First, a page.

September 1, 2010
Science Daily/University of Cambridge
"Mindfulness," the process of learning to become more aware of our ongoing experiences, increases well-being in adolescent boys, a new study reports.
Researchers from the University of Cambridge analyzed 155 boys from two independent UK schools, Tonbridge and Hampton, before and after a four-week crash course in mindfulness. After the trial period, the 14 and 15 year-old boys were found to have increased well-being, defined as the combination of feeling good (including positive emotions such as happiness, contentment, interest and affection) and functioning well.
Professor Felicia Huppert of the Well-being Institute at the University of Cambridge said: "More and more we are realising the importance of supporting the overall mental health of children. Our study demonstrates that this type of training improves well-being in adolescents and that the more they practice, the greater the benefits. Importantly, many of the students genuinely enjoyed the exercises and said they intended to continue them -- a good sign that many children would be receptive to this type of intervention.
"Another significant aspect of this study is that adolescents who suffered from higher levels of anxiety were the ones who benefitted most from the training."
For the experiment, students in six classes were trained in mindful awareness -- mindfulness. Mindfulness is a 'way of paying attention. It means consciously bringing awareness to our experience, in the present moment, without making judgements about it'. Students in the five control classes attended their normal religious studies lessons.
The training consisted of four 40 minute classes, one per week, which presented the principles and practice of mindfulness. The classes covered the concepts of awareness and acceptance, and taught the schoolboys such things as how to practice bodily awareness by noticing where they were in contact with their chairs or the floor, paying attention to their breathing, and noticing all the sensations involved in walking.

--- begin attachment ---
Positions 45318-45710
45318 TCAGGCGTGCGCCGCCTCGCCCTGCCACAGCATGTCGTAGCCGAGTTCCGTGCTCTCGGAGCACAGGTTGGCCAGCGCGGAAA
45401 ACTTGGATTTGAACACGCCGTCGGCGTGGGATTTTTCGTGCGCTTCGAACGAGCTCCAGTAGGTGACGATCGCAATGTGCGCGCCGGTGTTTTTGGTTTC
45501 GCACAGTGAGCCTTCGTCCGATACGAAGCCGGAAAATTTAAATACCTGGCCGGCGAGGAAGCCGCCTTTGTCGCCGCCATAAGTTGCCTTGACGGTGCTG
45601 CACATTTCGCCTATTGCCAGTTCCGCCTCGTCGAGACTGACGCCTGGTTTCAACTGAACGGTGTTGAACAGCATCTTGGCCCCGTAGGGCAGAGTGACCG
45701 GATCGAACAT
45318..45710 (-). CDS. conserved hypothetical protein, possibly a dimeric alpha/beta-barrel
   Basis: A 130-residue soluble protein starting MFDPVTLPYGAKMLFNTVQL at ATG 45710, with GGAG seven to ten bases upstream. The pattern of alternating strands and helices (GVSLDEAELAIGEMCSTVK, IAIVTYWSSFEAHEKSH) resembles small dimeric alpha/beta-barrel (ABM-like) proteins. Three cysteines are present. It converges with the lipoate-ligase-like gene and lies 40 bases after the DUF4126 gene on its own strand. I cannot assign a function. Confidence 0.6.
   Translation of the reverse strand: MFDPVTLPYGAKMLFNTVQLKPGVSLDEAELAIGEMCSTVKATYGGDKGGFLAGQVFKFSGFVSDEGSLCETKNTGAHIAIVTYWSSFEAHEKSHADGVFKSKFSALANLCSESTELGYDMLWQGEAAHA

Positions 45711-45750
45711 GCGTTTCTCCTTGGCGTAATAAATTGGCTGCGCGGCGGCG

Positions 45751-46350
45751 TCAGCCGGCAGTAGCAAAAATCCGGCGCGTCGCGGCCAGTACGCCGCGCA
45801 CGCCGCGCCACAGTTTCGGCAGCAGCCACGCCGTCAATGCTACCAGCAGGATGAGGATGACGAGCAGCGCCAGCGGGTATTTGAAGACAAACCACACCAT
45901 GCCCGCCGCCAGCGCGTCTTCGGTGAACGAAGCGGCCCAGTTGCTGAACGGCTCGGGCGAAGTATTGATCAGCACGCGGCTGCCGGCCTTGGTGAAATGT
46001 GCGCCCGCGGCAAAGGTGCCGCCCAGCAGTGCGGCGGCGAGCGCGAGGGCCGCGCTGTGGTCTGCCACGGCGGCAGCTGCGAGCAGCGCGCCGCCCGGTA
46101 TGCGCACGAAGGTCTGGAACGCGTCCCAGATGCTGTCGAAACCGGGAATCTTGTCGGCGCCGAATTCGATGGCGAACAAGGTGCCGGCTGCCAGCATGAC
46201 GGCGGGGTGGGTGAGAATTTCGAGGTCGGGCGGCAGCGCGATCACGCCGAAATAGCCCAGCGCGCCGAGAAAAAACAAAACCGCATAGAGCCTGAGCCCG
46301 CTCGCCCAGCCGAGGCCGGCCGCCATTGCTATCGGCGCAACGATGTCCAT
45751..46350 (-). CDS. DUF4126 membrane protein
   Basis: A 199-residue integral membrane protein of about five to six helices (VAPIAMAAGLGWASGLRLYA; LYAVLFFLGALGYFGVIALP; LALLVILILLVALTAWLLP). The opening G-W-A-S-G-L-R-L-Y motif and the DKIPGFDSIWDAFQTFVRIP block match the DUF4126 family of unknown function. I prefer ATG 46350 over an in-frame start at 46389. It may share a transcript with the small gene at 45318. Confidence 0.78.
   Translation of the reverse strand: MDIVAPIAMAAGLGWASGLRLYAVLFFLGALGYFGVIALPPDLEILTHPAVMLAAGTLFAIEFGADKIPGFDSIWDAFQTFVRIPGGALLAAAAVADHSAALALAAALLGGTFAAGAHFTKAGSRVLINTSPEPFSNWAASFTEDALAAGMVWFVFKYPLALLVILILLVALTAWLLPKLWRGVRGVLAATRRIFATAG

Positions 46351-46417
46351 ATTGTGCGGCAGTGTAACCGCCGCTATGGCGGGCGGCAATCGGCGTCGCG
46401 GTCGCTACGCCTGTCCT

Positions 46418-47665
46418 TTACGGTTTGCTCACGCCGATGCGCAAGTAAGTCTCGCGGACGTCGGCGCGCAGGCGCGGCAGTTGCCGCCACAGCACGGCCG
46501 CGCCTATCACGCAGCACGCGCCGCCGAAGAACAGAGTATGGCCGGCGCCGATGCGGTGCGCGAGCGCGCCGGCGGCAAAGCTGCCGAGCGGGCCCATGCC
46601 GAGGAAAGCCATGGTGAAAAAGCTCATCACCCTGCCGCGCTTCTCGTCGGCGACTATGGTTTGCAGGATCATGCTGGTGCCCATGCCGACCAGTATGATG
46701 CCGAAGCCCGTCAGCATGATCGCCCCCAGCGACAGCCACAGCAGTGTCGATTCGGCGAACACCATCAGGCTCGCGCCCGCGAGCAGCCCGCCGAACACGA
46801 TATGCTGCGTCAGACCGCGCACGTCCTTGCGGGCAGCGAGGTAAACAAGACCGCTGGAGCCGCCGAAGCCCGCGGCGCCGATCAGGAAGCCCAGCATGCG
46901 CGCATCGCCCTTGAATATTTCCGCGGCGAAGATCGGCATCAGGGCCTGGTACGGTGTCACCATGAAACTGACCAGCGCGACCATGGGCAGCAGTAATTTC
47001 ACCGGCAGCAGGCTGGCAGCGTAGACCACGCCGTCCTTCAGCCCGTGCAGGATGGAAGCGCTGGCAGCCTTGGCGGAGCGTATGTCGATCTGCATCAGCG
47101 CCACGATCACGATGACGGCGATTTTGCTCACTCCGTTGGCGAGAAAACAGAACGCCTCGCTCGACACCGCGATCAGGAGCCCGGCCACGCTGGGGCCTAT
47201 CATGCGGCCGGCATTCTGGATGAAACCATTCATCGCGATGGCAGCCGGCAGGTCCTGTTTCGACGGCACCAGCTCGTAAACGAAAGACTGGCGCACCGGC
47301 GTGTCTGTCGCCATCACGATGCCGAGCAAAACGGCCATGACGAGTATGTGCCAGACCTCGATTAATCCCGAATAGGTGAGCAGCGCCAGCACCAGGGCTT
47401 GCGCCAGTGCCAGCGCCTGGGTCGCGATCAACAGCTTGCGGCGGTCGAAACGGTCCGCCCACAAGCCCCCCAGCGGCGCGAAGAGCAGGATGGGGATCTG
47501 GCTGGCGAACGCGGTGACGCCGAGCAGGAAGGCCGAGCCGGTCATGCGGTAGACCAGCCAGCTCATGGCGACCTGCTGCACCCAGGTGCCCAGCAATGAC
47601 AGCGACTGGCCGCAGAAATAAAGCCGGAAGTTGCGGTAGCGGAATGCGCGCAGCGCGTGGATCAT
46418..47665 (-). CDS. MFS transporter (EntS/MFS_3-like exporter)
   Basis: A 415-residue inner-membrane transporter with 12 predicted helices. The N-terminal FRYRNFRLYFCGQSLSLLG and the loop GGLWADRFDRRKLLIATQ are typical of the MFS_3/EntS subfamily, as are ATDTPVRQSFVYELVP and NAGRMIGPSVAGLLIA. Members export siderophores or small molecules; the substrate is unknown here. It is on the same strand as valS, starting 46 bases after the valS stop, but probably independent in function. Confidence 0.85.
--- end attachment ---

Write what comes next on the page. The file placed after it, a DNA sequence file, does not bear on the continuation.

The students were also asked to practice outside the classroom and were encouraged to listen to a CD or mp3 file for eight minutes a day. These exercises are intended to improve concentration and reduce stress.
All participants completed a short series of online questionnaires before and after the mindfulness project. The questionnaires measured the effect of the training on changes in mindful awareness, resilience (the ability to modify responses to changing situations) and psychological well-being.
The researchers found that although it was a short programme, the students who participated in the mindfulness training had increased levels of well-being which were proportional to the amount of time the students spent practicing their new skills.
Professor Huppert continued: "We believe that the effects of mindfulness training can enhance well-being in a number of ways. If you practice being in the present, you can increase positive feelings by savouring pleasurable on-going experiences. Additionally, calming the mind and observing experiences with curiosity and acceptance not only reduces stress but helps with attention control and emotion regulation -- skills which are valuable both inside and outside the classroom."
The success of this initial study has recently led to the creation of an exciting 8 week mindfulness curriculum for schools in both the state and private sectors. This new curriculum, which includes games and video clips, should have even greater benefits.
For further information, see http://mindfulnessinschools.org.